The General Assembly returned to Raleigh last week primarily to decide how to spend nearly $1 billion dollars in remaining federal COVID-19 relief money which must be spent by December 30 or be lost. Almost one half of the money ($440 million) was allocated to provide parents of children 17 and younger a $335 stimulus check to help offset costs associated with remote learning by schools. Among other spending priorities, the bill includes funds to provide increased unemployment benefits ($137 million); $72 million for additional PPE (personal protective equipment); $21 million for improved internet connectivity for students; $45 million to continue the state’s small business job-protection grant program; and $237 million for improved COVID-related state operations.
In addition to appropriating money, SB 1105 (Coronavirus Relief Act 3.0) also includes several provisions requested by NCHBA brought about by the COVID-19 crisis. These provisions were previously enacted in a law passed in early May (SB 704; S.L. 2020-3) but either expired or are about to do so. They are:
- Reextend Certain Local Government Approvals Affecting the Development of Real Property—The earlier “permit extension” law was scheduled to expire on September 28, 2020. This provision, in almost identical wording to the prior law, automatically extends the duration of development approvals (e.g., building permit, erosion and sedimentation control plan, plats and plans, etc.) for an additional 120 days beyond the expiration date of the original approval. In order to qualify for this extension, the original development approval must be “current and valid at any point during the period beginning September 2, 2020, and ending 30 days after Executive Order 116 [Declaration of Emergency because of COVID-19] is rescinded”. Any development approval which was extended as a result of the earlier law should be eligible for this extension for an additional 120 days. This section becomes effective when the Governor signs the bill into law and expires 30 days after Executive Order 116 is rescinded.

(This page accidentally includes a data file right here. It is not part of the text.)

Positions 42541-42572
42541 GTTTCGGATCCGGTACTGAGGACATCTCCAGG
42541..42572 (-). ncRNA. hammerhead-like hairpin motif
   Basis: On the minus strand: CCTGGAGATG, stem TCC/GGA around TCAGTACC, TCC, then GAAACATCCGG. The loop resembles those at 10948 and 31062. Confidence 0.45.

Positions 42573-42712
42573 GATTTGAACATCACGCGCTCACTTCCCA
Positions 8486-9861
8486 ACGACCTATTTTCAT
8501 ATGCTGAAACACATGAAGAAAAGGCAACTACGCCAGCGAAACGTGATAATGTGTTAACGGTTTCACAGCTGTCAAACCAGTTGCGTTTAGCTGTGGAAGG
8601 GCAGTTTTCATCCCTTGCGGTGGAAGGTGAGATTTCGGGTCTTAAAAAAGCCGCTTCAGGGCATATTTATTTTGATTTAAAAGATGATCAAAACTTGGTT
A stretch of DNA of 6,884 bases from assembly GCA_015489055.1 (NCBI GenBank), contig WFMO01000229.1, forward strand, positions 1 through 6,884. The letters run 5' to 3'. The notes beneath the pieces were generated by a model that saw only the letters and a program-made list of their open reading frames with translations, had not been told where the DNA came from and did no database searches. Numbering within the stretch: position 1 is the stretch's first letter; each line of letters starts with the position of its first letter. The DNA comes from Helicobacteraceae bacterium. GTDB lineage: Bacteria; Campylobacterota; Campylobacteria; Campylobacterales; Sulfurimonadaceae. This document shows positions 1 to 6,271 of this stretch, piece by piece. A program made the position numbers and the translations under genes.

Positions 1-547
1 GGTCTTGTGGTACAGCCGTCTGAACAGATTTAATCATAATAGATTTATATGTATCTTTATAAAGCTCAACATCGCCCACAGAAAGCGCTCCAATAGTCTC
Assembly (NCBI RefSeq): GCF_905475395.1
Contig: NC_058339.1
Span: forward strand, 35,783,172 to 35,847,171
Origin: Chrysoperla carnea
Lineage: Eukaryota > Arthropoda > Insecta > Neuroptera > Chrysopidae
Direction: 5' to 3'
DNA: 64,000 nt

- Reallow Licensed Soil Scientists to Evaluate, Inspect, and Approve On-Site Wastewater System Projects During the Coronavirus Emergency—This provision is identical in wording to the prior law which expired on August 1, 2020. As the title indicates, it allows a licensed soil scientist to perform all of the reviews, inspections, certifications and approvals (including the final inspection and report) for the construction, installation, and operation of a proposed wastewater system. The prior law has proven very popular with builders in counties where there is a local backlog because the health departments have been consumed with COVID-related duties. This provision becomes effective when the Governor signs the bill into law and expires 90 days after Executive Order 116 is rescinded. However, the expiration of this section shall not prevent a licensed soil scientist from completing a proposed wastewater system begun before this section expires.